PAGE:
CARMICHAEL, Calif. (CBS13) — A local computer expert was instrumental in identifying the soldier who leaked thousands of classified documents on the war in Afghanistan.
The massive database of secret documents say the U.S. is falling behind in the war, and America’s ally, Pakistan, is plotting to kill our soldiers. The website Wikileaks.org vows to post even more leaked documents.
We spoke to the local man who exposed the identity of the soldier responsible for leaking the war secrets, and ask him why he did it.
“I’ve received threats of death and otherwise,” said Adrian Lamo, a cyber threat analyst.
Some people want Adrian, a Carmichael resident, to disappear for good.
“I’ve been told more times than I can keep track of that blood is on my hands,” said Adrian.
Not for what he knows, but for who he knows.
“Mr. Manning originally contacted me on or about May 20th,” said Adrian.
Mr. Manning is U.S. Army intelligence analyst Pvt. Bradley Manning. He’s accused of leaking more than 90,000 pages of secret documents about the U.S. Led war in Afghanistan to the website Wikileaks.
“He contacted me because he wanted a friend,” said Adrian.
Adrian is known in the hacker world as a hero. In 2004, he penetrated the computer networks of Microsoft and the New York Times, an incident that earned him probation. He says Pvt. Manning contacted him in May through instant messaging to tell him of his exploits.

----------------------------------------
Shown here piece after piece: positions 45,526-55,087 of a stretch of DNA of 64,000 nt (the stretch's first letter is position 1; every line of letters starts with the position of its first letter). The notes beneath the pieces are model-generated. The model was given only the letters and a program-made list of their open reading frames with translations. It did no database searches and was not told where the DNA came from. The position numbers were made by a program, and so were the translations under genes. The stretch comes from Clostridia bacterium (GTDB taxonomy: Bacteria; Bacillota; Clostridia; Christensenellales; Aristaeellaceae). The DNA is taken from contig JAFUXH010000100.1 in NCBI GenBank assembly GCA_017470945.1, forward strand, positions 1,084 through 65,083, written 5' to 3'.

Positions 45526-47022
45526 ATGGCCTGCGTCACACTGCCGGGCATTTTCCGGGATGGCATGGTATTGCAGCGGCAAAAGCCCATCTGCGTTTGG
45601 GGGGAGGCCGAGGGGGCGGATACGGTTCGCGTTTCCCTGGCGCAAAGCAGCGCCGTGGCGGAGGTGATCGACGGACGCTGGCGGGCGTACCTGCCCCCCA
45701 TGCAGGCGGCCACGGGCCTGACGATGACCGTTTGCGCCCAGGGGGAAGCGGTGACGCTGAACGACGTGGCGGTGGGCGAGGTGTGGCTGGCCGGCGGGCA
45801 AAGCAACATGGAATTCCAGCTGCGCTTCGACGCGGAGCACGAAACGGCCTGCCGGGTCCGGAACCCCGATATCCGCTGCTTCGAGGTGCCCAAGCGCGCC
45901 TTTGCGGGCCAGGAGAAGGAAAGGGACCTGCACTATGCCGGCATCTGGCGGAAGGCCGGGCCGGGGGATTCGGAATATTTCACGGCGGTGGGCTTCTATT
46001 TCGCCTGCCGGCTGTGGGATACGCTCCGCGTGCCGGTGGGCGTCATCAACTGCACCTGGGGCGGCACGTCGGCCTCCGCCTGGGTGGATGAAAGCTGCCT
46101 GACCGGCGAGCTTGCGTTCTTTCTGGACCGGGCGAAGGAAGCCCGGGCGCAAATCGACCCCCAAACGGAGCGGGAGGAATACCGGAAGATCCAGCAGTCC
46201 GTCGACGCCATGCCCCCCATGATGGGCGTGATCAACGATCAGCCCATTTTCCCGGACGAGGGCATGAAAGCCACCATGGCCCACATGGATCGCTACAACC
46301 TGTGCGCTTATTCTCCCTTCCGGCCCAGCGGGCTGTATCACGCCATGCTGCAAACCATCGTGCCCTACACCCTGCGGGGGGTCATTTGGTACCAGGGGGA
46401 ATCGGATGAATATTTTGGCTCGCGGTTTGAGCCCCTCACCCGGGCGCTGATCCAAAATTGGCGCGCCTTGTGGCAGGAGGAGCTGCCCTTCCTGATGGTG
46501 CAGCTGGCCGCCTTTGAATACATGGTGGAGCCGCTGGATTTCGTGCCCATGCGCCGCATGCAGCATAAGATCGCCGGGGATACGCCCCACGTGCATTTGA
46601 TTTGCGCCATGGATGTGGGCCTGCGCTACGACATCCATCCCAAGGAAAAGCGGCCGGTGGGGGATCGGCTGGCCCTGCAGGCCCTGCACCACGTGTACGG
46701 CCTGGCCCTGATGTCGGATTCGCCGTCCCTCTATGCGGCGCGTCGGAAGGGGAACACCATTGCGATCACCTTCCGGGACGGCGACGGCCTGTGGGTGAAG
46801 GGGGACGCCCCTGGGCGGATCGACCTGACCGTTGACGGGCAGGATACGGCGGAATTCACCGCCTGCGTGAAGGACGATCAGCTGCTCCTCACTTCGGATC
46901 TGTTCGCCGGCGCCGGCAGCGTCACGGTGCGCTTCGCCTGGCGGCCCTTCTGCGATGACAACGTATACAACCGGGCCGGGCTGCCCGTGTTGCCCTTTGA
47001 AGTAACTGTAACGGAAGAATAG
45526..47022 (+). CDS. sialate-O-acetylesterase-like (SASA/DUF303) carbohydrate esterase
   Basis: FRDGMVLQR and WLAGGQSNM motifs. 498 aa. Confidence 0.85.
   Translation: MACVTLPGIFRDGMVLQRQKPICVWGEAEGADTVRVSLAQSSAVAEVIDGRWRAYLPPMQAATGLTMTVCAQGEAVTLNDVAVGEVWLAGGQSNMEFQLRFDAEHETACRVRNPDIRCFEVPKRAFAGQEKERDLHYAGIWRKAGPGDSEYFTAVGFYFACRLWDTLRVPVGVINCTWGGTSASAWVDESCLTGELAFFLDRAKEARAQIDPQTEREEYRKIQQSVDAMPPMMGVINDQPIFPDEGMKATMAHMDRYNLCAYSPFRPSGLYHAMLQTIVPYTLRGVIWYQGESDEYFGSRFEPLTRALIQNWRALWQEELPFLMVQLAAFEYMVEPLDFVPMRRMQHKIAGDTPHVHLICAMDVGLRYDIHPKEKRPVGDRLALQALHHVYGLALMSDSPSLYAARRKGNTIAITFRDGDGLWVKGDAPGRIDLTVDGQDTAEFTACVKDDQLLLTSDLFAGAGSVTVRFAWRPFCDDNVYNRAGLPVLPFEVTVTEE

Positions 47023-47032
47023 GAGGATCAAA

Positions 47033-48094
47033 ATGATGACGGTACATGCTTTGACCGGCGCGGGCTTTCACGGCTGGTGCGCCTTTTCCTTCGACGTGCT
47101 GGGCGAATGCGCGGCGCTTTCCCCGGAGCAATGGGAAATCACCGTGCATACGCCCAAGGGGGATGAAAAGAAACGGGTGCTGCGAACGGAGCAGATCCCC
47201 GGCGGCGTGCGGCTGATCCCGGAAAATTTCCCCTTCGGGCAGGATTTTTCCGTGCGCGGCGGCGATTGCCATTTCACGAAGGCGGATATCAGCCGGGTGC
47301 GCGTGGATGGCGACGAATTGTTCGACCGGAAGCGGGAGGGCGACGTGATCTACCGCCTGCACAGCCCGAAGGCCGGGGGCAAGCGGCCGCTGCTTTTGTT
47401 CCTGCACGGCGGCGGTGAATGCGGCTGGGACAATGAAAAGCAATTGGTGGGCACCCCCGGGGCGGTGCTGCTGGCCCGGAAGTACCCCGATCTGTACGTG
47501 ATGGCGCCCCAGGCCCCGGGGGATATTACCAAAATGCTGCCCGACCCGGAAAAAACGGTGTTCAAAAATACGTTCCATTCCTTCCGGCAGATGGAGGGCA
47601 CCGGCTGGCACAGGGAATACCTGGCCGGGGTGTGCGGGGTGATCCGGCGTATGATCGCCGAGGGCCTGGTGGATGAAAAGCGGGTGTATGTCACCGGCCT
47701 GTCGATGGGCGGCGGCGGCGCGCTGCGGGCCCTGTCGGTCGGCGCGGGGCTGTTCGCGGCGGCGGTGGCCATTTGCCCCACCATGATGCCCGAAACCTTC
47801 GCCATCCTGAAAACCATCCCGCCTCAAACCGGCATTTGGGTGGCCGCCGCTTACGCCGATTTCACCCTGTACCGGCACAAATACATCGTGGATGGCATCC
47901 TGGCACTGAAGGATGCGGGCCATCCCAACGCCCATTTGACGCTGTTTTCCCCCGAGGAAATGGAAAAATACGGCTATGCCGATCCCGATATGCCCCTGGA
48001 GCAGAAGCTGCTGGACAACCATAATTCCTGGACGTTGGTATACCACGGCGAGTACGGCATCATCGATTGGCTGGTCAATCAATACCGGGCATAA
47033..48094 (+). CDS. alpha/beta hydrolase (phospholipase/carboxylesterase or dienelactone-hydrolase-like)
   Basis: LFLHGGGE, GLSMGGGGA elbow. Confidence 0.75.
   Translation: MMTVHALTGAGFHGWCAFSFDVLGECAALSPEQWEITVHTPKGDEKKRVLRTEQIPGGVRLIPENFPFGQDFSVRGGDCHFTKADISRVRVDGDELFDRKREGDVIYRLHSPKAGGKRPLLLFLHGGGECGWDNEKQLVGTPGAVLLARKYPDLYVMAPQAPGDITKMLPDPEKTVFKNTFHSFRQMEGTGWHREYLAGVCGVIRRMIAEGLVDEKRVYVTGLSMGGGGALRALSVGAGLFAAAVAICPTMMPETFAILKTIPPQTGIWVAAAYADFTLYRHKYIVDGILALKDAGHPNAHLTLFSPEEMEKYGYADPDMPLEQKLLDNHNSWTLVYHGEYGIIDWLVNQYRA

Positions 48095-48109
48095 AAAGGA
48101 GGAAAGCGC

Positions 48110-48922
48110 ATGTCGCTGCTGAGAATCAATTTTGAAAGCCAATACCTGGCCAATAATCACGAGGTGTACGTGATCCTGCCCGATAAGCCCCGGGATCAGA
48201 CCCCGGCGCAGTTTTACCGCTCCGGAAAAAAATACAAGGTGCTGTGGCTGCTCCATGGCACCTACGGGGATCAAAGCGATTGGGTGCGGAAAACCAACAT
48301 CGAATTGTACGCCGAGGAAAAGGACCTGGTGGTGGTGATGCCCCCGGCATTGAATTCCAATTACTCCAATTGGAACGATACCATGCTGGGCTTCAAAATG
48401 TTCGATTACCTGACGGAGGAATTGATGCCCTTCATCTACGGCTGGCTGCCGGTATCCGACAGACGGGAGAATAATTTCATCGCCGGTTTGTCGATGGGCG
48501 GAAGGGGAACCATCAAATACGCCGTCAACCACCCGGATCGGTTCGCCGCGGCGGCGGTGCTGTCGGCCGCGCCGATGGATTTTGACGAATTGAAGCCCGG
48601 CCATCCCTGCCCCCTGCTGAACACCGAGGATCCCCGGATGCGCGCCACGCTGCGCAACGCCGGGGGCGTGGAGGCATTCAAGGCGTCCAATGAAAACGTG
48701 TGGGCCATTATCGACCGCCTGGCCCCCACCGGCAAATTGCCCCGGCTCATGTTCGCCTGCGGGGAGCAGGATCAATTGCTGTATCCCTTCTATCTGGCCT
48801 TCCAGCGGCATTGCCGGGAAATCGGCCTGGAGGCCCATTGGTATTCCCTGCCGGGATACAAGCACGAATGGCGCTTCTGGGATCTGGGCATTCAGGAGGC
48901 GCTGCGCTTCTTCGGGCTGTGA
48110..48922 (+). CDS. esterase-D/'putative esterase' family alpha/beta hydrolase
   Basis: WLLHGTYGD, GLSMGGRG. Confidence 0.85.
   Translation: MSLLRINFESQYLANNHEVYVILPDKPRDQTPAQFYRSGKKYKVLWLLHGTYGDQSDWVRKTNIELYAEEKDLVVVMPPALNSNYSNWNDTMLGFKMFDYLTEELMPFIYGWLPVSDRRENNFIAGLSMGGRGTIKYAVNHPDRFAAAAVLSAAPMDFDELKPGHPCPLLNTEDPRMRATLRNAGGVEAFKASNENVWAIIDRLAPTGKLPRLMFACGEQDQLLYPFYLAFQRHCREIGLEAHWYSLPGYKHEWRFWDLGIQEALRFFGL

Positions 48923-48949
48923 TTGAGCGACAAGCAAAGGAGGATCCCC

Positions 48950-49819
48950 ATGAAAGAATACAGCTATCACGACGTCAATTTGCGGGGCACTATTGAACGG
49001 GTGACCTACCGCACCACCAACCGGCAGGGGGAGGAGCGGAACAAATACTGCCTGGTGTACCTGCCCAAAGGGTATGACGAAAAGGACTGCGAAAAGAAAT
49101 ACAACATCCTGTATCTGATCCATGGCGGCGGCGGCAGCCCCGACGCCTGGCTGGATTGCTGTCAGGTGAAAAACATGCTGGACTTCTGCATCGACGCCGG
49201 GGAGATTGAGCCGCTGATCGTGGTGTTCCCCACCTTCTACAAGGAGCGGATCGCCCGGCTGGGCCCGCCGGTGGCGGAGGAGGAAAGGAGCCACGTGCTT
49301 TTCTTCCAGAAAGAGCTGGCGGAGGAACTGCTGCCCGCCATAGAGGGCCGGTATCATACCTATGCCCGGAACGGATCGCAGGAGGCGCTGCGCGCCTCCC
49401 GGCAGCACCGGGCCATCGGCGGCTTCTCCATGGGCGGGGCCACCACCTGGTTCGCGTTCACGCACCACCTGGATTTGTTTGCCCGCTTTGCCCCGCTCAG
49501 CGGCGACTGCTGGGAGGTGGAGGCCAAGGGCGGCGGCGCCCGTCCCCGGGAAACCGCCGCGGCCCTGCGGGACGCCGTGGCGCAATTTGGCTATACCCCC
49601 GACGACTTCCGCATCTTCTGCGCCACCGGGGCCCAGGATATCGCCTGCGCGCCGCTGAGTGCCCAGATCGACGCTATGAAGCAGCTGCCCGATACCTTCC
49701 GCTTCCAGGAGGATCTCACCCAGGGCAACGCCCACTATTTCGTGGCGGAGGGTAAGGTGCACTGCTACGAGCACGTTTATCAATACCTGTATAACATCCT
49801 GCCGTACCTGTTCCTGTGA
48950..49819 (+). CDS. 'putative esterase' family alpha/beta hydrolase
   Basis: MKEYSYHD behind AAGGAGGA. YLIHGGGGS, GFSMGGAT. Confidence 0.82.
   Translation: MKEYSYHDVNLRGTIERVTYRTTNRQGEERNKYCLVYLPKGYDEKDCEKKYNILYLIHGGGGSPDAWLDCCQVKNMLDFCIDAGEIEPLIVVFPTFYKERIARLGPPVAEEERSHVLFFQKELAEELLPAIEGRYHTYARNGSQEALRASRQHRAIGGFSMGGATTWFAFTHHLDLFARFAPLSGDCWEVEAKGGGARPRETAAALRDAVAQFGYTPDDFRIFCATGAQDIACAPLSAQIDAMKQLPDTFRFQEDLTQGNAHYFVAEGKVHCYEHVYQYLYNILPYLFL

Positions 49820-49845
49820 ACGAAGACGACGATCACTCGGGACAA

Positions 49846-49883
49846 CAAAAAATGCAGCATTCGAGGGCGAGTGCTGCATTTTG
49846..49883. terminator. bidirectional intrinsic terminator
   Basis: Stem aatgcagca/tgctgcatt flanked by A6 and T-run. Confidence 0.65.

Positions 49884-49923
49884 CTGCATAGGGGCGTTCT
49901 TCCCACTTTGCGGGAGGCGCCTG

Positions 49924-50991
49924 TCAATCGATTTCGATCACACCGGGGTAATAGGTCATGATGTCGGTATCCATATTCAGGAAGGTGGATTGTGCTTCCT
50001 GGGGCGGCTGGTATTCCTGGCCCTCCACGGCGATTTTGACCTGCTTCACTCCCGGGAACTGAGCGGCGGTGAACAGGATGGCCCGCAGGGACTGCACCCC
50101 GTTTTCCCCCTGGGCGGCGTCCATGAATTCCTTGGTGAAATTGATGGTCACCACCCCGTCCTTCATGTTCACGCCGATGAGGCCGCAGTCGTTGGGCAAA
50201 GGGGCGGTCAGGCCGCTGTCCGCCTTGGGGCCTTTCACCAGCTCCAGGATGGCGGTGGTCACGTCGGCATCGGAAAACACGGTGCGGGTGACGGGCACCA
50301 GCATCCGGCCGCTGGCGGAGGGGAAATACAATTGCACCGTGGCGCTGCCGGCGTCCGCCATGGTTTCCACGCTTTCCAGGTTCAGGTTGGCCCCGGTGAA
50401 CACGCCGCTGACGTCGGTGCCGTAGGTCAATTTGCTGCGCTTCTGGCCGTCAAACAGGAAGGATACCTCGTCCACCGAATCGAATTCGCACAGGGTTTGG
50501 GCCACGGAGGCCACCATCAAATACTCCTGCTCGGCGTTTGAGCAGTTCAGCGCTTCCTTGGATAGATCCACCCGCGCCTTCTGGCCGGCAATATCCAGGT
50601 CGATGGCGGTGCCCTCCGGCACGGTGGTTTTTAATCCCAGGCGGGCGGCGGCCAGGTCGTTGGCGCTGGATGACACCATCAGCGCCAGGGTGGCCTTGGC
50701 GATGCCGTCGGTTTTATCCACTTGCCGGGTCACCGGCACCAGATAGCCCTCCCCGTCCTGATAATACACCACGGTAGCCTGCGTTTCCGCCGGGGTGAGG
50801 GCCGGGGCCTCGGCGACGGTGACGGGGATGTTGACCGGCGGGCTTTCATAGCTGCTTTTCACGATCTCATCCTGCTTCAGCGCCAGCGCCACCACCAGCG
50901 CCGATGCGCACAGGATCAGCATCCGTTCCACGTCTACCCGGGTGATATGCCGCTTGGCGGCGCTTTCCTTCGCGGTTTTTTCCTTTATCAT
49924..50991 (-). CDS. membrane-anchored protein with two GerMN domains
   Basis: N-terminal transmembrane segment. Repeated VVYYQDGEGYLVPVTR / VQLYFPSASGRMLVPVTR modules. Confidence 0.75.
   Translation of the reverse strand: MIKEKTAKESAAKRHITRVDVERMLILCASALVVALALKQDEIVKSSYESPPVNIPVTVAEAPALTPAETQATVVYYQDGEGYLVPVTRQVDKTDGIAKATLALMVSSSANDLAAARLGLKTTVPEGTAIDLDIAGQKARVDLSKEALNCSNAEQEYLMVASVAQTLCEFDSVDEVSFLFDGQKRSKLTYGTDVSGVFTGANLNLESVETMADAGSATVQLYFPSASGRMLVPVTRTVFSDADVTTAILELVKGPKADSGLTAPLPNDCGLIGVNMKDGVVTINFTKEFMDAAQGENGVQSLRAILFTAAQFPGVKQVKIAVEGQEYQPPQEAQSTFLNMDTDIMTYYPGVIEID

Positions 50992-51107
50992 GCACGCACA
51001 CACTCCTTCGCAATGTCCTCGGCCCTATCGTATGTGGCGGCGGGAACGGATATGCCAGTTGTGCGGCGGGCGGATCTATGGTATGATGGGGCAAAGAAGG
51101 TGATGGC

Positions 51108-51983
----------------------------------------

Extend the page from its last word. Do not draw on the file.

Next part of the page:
“In his own words he wanted Hillary Clinton to wake up and have a heart attack, pretty much,” said Adrian. He says Manning was trying to be an army of one and stop the war in Afghanistan — a war Manning felt was unjust.
“He did so with the stated intention of disrupting United States’ foreign policy,” said Adrian.
He says the young soldier also bragged about releasing a controversial video to Wikileaks showing us army helicopters shooting civilians in Baghdad.
“It was about two to three days into chatting with him I began to realize that he’s into some fairly serious activity,” said Adrian.
Why did Adrian turn Manning in? He thought it would save lives.
“I don’t think that this is going to do us any good in terms of trying to build relationships and maintain relationships with our allies in the war on terror,” said Adrian.
The Pentagon says it will take days if not weeks to determine the damage done by the massive leak of classified material. And as far as protection for Adrian, he says he gets federal protection when he’s at public events.
Editor’s note: Since CBS13 originally aired this story in July 2010, the website Wikileaks has released more than a quarter million more classified diplomatic cables allegedly handed over by Manning, a security breach that Secretary of State Hillary Clinton called an attack on the U.S. and world.